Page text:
Seasonal migrations are some of the most spectacular and fascinating phenomena found in nature and occur in many taxa, including insects, fish, reptiles, mammals, and birds. Migratory animals comprise a significant portion of global biodiversity and are fundamental components of ecosystems worldwide, but they present a challenge for conservation since their life cycles rely upon a suite of habitats that often span geographical, ecological and political boundaries. Despite decades of research, we do not understand the many factors that affect migratory species.
In my lab, we are developing ecological theory under the framework of Migratory Networks. A migratory network consists of nodes representing habitat regions and edges that represent the regular, seasonal movements. As well as theoretical explorations, we are applying network models to Semipalmated Sandpipers, Monarch Butterflies, Wilson’s Warblers and Wood Thrushes. Construction of networks often requires tracking of individuals using either intrinsic or extrinsic markers and we have worked on an international collaboration to develop best practice analysis techniques for one of these extrinsic markers, geolocators. Another international collaboration in which we used geolocators and radar data, has resulted in the application of the network framework to Tree Swallows.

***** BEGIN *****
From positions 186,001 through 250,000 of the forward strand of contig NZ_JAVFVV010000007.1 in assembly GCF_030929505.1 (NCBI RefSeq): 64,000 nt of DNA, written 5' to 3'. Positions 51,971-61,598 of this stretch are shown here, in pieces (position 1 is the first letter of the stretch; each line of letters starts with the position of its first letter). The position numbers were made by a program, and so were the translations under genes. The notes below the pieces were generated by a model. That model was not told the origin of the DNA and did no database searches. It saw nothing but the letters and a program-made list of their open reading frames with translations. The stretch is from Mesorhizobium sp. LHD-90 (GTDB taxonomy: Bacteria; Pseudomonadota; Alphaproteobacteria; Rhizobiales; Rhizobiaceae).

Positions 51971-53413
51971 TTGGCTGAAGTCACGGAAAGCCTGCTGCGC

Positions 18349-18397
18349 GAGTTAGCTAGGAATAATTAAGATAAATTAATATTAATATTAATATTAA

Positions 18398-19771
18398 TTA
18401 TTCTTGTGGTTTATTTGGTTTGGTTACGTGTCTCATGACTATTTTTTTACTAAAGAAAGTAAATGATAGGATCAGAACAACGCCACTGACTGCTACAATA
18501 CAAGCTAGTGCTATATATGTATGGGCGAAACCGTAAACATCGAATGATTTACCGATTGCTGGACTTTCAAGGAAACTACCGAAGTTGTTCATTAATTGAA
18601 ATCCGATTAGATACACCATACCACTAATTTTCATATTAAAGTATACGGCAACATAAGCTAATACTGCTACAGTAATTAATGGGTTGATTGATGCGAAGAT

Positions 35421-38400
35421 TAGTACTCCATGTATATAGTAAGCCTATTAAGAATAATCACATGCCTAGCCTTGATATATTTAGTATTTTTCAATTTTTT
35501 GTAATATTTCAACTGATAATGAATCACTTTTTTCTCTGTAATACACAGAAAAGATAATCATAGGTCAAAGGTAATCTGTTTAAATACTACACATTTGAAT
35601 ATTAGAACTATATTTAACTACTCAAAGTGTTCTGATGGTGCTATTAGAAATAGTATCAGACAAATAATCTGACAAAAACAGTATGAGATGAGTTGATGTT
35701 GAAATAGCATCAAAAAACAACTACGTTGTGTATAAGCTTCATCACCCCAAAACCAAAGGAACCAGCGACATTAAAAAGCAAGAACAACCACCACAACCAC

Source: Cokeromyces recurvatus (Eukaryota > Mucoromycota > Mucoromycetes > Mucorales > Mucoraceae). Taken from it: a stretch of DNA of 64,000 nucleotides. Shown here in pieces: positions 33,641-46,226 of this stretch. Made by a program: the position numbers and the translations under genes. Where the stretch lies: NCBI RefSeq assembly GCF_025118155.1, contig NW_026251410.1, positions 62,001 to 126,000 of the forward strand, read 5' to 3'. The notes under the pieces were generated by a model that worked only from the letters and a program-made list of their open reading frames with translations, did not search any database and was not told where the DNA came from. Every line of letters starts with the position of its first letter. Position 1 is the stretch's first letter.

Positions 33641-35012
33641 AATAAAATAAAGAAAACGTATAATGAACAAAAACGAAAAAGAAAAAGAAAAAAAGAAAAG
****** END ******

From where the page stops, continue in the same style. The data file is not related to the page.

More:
A recent development is an upcoming article in which we develop a genoscape-network for Wilson’s Warblers. In this work, the delineation of the network nodes in the breeding season and connectivity between seasons is defined by a spatial analysis of intrinsic genetic markers.
A large part of the work on Migratory Networks was funded by a Complex Systems Scholar Award from the James S. McDonnell Foundation.
MOST RECENT PUBLICATION
Ruegg, K., Harrigan, R. , Saracco, J., Smith, T., Taylor, C.M. A genoscape-network model for conservation prioritization in a migratory bird. (In press) Conservation Biology